The LoHud Yankees Blog

A New York Yankees blog by Chad Jennings and the staff of The Journal News


Up and down through the middle of March

Posted by: Chad Jennings - Posted in Misc on Mar 19, 2012 Print This Post Print This Post | Email This Post Email This Post

The off day seems like a good time to take a look at some of the players making an early impression — one way or another — in Yankees camp. In some cases — Jose Gil hitting .667 or Robinson Cano hitting .185 — the numbers up to this point mean absolutely nothing. Gil isn’t likely to play his way onto the big league radar, and Cano isn’t going to play his way out of the big league lineup. But in some case, players are making an impression that just might matter at some point.

THREE UP

Curtis Granderson
.333/.385/.667 with five doubles
Seems like not much has been written about Granderson’s spring, but he’s been driving the ball consistently, which seems to be a good sign that he might be able to pick up where he left off. Obviously spring training numbers don’t mean much, especially when a lot of these at-bats have come so early in camp, but Granderson has at least given reason to believe last year’s breakout season wasn’t a fluke. So far, so good.

Phil Hughes
1.08 ERA, 1.08 WHIP, five strikeouts, one walk
Andy Pettitte might complicate things down the road, but for now, the Yankees are still trying to pick five starting pitchers from a group of six. And right now, Hughes is making a strong case that he belongs. With fastball velocity that’s much better than last spring, and fastball command that seems to be improving every time out, Hughes has been a very effective starter this spring, with the lowest ERA and lowest WHIP of any rotation candidate. Freddy Garcia’s hand injury did nothing to hurt Hughes’ cause.

Clay Rapada
0.00 ERA, 0.94 WHIP, seven strikeouts
A fairly late addition to Yankees camp, Rapada is trying to win the one open spot in the Yankees bullpen, and he’s making a pretty good case for the job. Through 5.1 innings, the lefty specialist has allowed just two hits while striking out seven. He has a track record of getting out left-handers in the big leagues, and depending on what the Yankees want from that last bullpen spot, might have emerged as a favorite to win a big league job.

THREE DOWN

Raul Ibanez
.065/.121/.097 with seven strikeouts
I’m a real believer that spring training numbers — especially at this point — don’t mean much. But there were plenty of fans who weren’t sold on Ibanez in the first place and his slow start has done nothing to ease those concerns. A lot of his spring at-bats have come against lefties, which he will hardly ever face in the regular season, but he’s admitted that his timing is off right now. Results in spring training might not mean much, but there are certainly plenty of people who would like to see some results at some point.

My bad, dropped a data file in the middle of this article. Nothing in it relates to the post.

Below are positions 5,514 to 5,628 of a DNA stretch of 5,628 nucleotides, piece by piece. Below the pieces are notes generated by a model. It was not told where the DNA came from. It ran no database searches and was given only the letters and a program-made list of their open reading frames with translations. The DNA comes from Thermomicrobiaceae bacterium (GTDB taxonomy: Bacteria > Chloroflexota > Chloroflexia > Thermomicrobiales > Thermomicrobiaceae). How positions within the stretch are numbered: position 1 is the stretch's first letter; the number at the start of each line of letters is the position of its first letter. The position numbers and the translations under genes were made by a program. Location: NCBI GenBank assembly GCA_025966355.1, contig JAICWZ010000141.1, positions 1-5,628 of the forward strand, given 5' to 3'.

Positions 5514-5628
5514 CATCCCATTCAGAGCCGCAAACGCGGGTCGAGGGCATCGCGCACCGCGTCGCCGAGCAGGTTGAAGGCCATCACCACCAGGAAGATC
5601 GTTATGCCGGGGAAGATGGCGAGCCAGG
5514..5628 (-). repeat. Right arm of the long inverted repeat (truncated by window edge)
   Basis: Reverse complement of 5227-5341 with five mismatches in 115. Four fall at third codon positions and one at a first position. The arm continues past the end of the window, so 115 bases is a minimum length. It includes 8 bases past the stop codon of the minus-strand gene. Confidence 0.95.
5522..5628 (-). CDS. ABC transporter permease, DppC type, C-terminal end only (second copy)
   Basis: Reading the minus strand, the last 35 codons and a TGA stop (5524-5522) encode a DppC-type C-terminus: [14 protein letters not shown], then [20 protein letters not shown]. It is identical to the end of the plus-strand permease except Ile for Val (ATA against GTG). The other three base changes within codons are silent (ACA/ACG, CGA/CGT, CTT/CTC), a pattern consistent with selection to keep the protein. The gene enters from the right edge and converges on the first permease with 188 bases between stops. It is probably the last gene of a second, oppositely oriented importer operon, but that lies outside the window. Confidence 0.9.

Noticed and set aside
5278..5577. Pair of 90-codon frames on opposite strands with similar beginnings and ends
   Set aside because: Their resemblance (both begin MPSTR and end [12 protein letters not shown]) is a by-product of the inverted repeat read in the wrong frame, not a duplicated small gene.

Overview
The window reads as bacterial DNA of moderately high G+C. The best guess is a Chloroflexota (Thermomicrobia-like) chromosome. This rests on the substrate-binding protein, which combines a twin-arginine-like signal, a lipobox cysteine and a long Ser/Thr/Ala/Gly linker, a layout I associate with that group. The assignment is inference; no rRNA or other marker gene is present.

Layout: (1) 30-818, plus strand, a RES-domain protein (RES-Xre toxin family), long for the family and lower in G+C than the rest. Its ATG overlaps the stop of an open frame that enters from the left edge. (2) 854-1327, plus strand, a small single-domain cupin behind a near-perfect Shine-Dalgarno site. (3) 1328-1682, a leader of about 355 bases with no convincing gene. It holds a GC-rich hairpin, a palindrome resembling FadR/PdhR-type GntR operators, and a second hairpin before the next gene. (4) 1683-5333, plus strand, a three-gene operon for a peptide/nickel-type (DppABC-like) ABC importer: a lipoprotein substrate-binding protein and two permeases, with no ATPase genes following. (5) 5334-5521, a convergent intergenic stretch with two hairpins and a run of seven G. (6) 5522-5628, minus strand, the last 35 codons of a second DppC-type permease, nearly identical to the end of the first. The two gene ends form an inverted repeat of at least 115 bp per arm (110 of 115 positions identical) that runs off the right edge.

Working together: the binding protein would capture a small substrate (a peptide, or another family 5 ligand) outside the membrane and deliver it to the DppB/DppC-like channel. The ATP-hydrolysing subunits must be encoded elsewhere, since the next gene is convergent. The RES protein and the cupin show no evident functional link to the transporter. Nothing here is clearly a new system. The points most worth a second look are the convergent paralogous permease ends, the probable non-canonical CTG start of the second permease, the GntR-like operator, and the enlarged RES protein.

Adam Miller
54.00 ERA, four walks, no strikeouts
Two spring outings. That’s it. It’s a tiny sample size from a pitcher signed to a minor league deal, so it shouldn’t be even a blip on the radar. However, Miller is an intriguing possibility as a former elite prospect trying to work his way back from a series of injuries. He’s still just 27 years old with a past that makes people wonder “what if?” but his early spring impression did nothing but make him one of the first cuts. Not many pitchers have thrown particularly poorly in Yankees camp, but Miller certainly did.

Russell Branyan
Zero games played
He was always a long shot to make the team, but with Raul Ibanez struggling, Branyon might have been able to open some eyes and at least give the Yankees something to consider. Instead, he’s missed most of camp with soreness in his back. His situation wasn’t particularly good to begin with, but it’s only gotten worse as the injury has lingered.

NOWHERE TO GO

D.J. Mitchell, David Phelps
0.54 combined ERA, 16 strikeouts, six walks
Adam Warren and Dellin Betances have also pitched well this spring, but Phelps and Mitchell have been true standouts. Problem is, it’s hard to know what these numbers mean from two guys who are clearly no higher than eighth and ninth in the rotation pecking order. The addition of Andy Pettitte does nothing to help open a door for them, but they’ve been impressive.

Justin Maxwell
.368/.455/.474 with three stolen bases
The only problem with Maxwell is what to do with him. A shoulder injury robbed him of last year’s second half, but he was productive when he played, and he’s been terrific this spring. The toolsy outfielder might be a great fit on the bench if the Yankees had a spot for him. Instead, his big spring might only help his trade value because he’s out of options and the Yankees don’t seem to have room for him.

Alex Rodriguez
.292/.370/.625 with two home runs
No doubt about it, Rodriguez has been good this spring. But unlike Granderson, the questions surround Rodriguez have little to do with his ability to hit. They’re all to do with his ability to stay healthy. So far, Rodriguez has shown no signs of injury, but he showed no signs last spring either and wound up on the disabled list. There’s very little Rodriguez can prove this spring. His only test is whether he can stay on the field through the end of October.

Associated Press photos

 
 

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